Austerity and upheaval in Europe have not hurt Eli Lilly and Co.’s $4 billion-a-year drug business there, but the company is moving forward with plans to survive a coming swoon anyway.
The Indianapolis-based drugmaker reported July 25 that its European sales rose 3 percent during the three months ended June 30, excluding the loss of sales for Zyprexa, Lilly’s former blockbuster which saw its European patents expire last fall.
Prices for Lilly’s products fell 3 percent in the quarter in Europe, where most drug prices are set by government-run health plans. Governments in Ireland, Italy, Greece and Spain all have had to enact spending reductions to deal with massive debt costs even as their economic growth has stagnated or declined. The government pullback has further exacerbated economic growth, and many say Europe has fallen back into recession.
“Historically, we've experienced a 1-percent to 2-percent price decline in Europe, so this 3-percent decline confirms that we've not seen significant new austerity measures that impact our products,” said Ilissa Rassner, Lilly’s director of investor relations, during a July 25 conference call with investors. She added that the private wholesalers Lilly uses to distribute its drugs have not fallen behind in paying their bills.
Even so, officials still see dark clouds over the European market. Consumers there account for 20 percent of Lilly’s global drugs sales, and cash-strapped governments will make it more difficult for the company to get favorable pricing and access to drug formularies, said Chief Financial Officer Derica Rice. A plethora of cheap, generic drugs also will take a toll on Lilly.
“While Europe will continue to be an important market for Lilly, we expect it to decline in value, driven by the difficult macroeconomic environment, faster generic erosion than in the past, and excessive hurdles for reimbursement and access of new products,” Rice told investors during the July 25 conference call.
In response, Lilly intends to reduce its number of locations and costs to operate in Europe.
“Specifically, we're simplifying the organization from 12 to five geographic hubs, giving us critical mass and delivering efficiencies across markets. In addition, we'll organize marketing medical, and other commercial support functions into pan-European therapeutic communities,” Rice said. “These changes will create a more focused organization, one able to respond effectively to customer needs.”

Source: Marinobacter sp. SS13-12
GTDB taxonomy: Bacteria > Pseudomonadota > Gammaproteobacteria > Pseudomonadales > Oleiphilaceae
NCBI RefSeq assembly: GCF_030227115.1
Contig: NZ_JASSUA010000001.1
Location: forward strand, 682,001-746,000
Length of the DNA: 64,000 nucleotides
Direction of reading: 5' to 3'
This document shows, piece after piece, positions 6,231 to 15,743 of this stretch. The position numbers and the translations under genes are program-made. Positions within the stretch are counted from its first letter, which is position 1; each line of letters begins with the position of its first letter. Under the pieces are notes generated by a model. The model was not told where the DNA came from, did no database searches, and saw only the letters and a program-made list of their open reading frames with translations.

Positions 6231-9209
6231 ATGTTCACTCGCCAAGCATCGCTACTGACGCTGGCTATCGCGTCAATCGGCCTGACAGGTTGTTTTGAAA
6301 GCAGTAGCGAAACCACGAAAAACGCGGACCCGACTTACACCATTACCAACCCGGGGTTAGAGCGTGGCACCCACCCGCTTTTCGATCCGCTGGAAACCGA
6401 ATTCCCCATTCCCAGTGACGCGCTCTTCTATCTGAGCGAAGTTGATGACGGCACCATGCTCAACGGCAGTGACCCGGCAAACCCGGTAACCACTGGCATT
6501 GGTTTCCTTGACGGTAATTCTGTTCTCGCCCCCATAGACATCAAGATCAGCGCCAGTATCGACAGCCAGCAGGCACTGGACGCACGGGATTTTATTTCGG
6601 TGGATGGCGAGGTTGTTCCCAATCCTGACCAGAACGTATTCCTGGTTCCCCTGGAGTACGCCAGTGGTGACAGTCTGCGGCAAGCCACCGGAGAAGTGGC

Rice declined to quantify how much Lilly could save with these changes, other than to say they will produce “substantial savings in the coming years.” However, Rice delighted analysts by saying that Lilly would reduce its worldwide selling, general and administrative expenses to no more than 30 percent in the few years after 2014.
Overhead expenses have been running at nearly 34 percent of revenue recently as Lilly deals with declining revenue from Zyprexa at the same time it has ramped up marketing efforts to generate new sales. That strategy has worked better than many Wall Street analysts expected. Lilly’s second quarter earnings per share were six cents higher than analysts predicted, and the company raised its full-year profit forecast by 10 cents to 15 cents per share.
In response, most analysts raised their long-term profit forecasts for Lilly, but some wondered whether the cost cuts will actually materialize—especially if Lilly fails to launch new products before then.
“We believe that cutting costs will be easier than growing revenues, and we remain cautious about revenue growth beyond 2014,” Alex Arfaei, a drug analyst at BMO Capital Markets, wrote in a July 27 research note.